Just like I created ancestral regions and nations for each race, I also decided to base my creation of organizations on the existing classes in the game, as well as on some other ways to specialize. This way, different subclasses can feel like they're part of different groups of people with rivalries, differing (and possibly conflicting) goals. Since the group hasn't discovered the organizations yet, I haven't fleshed them out a ton, but I think once they do, it'll make things like assigning quests and story arcs a lot easier, since they'll have an organization they care about ask them to do something in exchange for prestige, higher ranks, or guild-specific rewards. I've also set up a 5-rank renown system, which I think could come with some awesome creative possibilities in the future. For example, what can a Champion of the Order of the Golden Rose do that a mere Squire can't?

Below are a sample of the organizations I've made for Hearth:
  • Order of the Black Sapphire: An order of conquest and vengeance paladins, clerics of war, and zealots bent on snuffing out evil and dispensing justice across the world. Headquartered in Emberstone.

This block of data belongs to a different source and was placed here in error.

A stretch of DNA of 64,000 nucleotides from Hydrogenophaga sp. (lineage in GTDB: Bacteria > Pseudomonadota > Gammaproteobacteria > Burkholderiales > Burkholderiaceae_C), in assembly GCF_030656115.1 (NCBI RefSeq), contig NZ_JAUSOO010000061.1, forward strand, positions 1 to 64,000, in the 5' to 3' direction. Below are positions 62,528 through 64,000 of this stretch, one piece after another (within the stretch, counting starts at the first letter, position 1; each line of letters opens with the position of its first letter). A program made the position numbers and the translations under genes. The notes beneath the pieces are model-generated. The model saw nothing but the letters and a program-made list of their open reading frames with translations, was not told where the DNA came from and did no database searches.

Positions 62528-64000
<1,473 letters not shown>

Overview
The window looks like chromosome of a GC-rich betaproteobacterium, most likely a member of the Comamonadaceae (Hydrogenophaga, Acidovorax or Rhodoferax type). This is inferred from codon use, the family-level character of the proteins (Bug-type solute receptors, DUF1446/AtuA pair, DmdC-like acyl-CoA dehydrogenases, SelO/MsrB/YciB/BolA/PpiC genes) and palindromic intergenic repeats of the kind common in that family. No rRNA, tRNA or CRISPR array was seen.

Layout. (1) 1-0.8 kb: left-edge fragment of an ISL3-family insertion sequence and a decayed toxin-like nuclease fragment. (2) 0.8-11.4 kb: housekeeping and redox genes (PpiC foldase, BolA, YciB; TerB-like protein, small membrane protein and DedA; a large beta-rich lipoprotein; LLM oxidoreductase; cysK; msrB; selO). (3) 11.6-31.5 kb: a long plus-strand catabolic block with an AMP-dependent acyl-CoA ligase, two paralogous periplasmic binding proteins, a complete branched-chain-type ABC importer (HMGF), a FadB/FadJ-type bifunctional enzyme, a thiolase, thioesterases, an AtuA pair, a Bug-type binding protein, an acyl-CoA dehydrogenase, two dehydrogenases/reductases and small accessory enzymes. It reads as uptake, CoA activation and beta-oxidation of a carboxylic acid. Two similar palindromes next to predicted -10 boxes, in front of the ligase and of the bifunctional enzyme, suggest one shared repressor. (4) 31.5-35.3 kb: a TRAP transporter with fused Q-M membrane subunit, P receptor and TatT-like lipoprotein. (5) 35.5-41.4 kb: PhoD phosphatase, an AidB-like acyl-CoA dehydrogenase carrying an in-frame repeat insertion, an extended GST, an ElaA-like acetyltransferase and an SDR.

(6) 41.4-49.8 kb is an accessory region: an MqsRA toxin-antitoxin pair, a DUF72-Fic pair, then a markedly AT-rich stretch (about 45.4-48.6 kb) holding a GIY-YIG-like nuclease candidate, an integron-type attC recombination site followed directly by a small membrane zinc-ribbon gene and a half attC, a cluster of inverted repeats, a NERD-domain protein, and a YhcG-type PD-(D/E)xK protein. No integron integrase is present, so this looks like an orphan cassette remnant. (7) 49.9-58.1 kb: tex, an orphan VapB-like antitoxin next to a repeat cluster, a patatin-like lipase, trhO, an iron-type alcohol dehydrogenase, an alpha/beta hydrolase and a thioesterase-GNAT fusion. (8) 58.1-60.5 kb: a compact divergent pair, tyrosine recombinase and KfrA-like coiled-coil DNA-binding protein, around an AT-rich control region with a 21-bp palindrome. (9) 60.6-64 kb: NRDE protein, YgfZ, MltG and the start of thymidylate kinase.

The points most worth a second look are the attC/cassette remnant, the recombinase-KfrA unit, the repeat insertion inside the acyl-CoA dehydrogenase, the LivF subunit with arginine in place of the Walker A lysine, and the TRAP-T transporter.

• Gearspinners' Union: An organization of tinkers and artificers who believe that technology will replace magic in Hearth someday. Created by the legendary arch-tinker Brymidaine Zecker.
  • Antlergrove Conclave: A neutral organization all druids belong to. They work on maintaining the balance of nature and often commune with the fey of the Dreamsummer. Paladins of the Oath of the Ancients, nature clerics, warlocks of archfey, and other classes are also welcome.
  • The Dirk: A widespread thieves guild that operates in smaller branches called "baldrics" across Hearth. Consists of thieves, assassins, trickery clerics, and swashbucklers/pirates.
  • Skytower Academy: An academy of magic with branches in large towns and cities with elven influence. All wizards who want to make a name for themselves are members, and eldritch knights, arcane tricksters, and arcane archers are often members as well.